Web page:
Taylor Swift Dropped an Album. Now She's Going to Sell Cardigans - Rolling Stone
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Taylor Swift Made an Album. Now She’s Going to Sell Thousands of Cardigans

The latest marketing tactic from one of the savviest pop stars in the world is the cardigan of “Cardigan”

Taylor Swift - CardiganTaylor Swift - Cardigan

Taylor Swift in knitwear.

Beth Garrabrant*

This sweater song doesn’t come undone. Of all the tracks of Taylor Swift’s surprise album Folklore, the one sitting at Number One on the Spotify US Top 50 is “Cardigan” — a song where Swift likens herself to, you guessed it, a cardigan. In a music video accompanying the critically lauded single, Swift dons the eponymous garment only for a few seconds. But don’t worry if you didn’t get enough of it: It’s also available for purchase exclusively in her online store.

The sweater was delivered to several celebrity and influencer hands over the weekend, including that of Maren Morris and Kelsea Ballerini, pop singer Fletcher, and writer and actress Cazzie David. And as shown on the website, it’s not just any cardigan a fan will be getting. Swift and Co. advertise it as the “cardigan,” as if to add a sense of ubiquity to the sweater, like it’ll be immortalized in the Taylor Swift canon as the tchotchke of record for her most ambitious album to date. Such a distinction is possible: Folklore’s already been met with much praise.

But beyond being a neat memento, “the cardigan” is a smart sales play — as the wearable item plays right into fans’ urge to feel close to one’s favorite artist. It’s more style-oriented than an oversized band t-shirt, less cliché than a vinyl cover, and feels on-brand to Swift’s cozy, laid-back sound in Folklore.

“All of her fans want to be Taylor. They want a sense of connection to her,” Gurps Rai, founder of shoppable music video platform DroppTV, tells Rolling Stone. Dropp’s very existence rests on a similar psychology: Fans want to buy what they see their idols wear in music videos. “Consciously to the consumer, it makes it more appealing and makes the artist and fans connected with each other,” Rai says. “We’ve seen it in hip-hop videos, and now these bigger mainstream pop artists, they sell an aspirational version of themselves. Everyone is shifting toward being more approachable.”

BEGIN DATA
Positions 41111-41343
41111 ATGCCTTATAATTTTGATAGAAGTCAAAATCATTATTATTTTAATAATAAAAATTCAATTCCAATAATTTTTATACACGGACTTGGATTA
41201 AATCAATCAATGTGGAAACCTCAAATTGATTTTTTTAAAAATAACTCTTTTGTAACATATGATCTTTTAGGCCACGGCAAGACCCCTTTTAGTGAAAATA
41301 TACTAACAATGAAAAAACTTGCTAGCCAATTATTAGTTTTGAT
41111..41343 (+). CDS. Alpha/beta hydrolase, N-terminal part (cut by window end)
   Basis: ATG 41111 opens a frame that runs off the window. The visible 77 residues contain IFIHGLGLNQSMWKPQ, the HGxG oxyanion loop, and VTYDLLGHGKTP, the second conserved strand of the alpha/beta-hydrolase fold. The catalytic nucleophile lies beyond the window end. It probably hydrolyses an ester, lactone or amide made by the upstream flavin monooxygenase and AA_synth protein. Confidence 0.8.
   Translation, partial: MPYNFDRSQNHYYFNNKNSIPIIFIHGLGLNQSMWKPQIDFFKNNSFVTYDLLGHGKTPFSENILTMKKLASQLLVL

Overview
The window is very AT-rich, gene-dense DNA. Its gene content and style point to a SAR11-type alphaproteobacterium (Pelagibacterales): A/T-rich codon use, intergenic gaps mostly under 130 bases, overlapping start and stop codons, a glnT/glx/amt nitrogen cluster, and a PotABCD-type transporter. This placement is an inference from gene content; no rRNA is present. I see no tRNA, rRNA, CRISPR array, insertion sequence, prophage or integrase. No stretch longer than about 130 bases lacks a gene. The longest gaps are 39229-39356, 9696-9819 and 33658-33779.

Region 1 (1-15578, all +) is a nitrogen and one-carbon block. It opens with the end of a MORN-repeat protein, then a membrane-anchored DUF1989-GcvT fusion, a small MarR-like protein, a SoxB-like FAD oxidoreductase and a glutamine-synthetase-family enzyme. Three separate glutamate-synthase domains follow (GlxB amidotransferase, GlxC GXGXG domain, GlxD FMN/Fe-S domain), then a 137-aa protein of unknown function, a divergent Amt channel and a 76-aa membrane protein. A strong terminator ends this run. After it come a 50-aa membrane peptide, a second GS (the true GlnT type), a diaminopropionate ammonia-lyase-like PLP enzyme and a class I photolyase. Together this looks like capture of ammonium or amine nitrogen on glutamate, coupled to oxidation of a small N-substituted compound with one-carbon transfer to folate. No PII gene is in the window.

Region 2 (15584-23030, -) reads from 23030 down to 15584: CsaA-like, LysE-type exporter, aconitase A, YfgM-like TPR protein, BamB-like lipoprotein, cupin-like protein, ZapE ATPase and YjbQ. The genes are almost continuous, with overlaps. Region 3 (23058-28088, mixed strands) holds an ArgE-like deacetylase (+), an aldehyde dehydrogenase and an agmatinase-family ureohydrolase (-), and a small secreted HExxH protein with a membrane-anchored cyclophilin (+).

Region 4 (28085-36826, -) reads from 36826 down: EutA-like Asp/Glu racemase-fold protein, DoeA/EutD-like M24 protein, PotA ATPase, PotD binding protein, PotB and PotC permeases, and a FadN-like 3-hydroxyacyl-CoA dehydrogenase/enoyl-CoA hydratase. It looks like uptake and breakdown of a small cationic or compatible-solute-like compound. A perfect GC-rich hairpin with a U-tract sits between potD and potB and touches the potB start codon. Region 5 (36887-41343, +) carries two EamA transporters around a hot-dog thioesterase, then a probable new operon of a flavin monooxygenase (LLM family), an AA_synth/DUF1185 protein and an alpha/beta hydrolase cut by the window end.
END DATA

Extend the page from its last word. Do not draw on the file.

And like most album merchandise drops these days, the cardigan — as well as the t-shirts, hats, pullovers, keychains, mugs, lithographs, pop sockets, phone cases, CDs, cassettes and eight different limited edition vinyl options — will all come with digital copies of Folklore that significantly boost first-week sales to help score a Number One distinction. (Bundles like these may start to change as industry chart systems continue to tighten rules on album bundles; Billboard announced this month that it would phase out album bundles by October.)

Swift’s publicist and label did not reply to request for comment about the sales of “the cardigan” thus far. But music videos have proven critical for clothing sales in the past. Demand for the puffy orange jacket featured in Drake’s 2015 smash “Hotline Bling” skyrocketed after the music video went viral, for example — and Swift’s significantly cheaper $49 cardigan will likely be an even easier sell.

But only time will tell if Swift’s cardigans ever reach the level of Kurt Cobain’s raggedy “Unplugged” cardigan, which sold for six figures last year.

In This Article: merchandise, Taylor Swift


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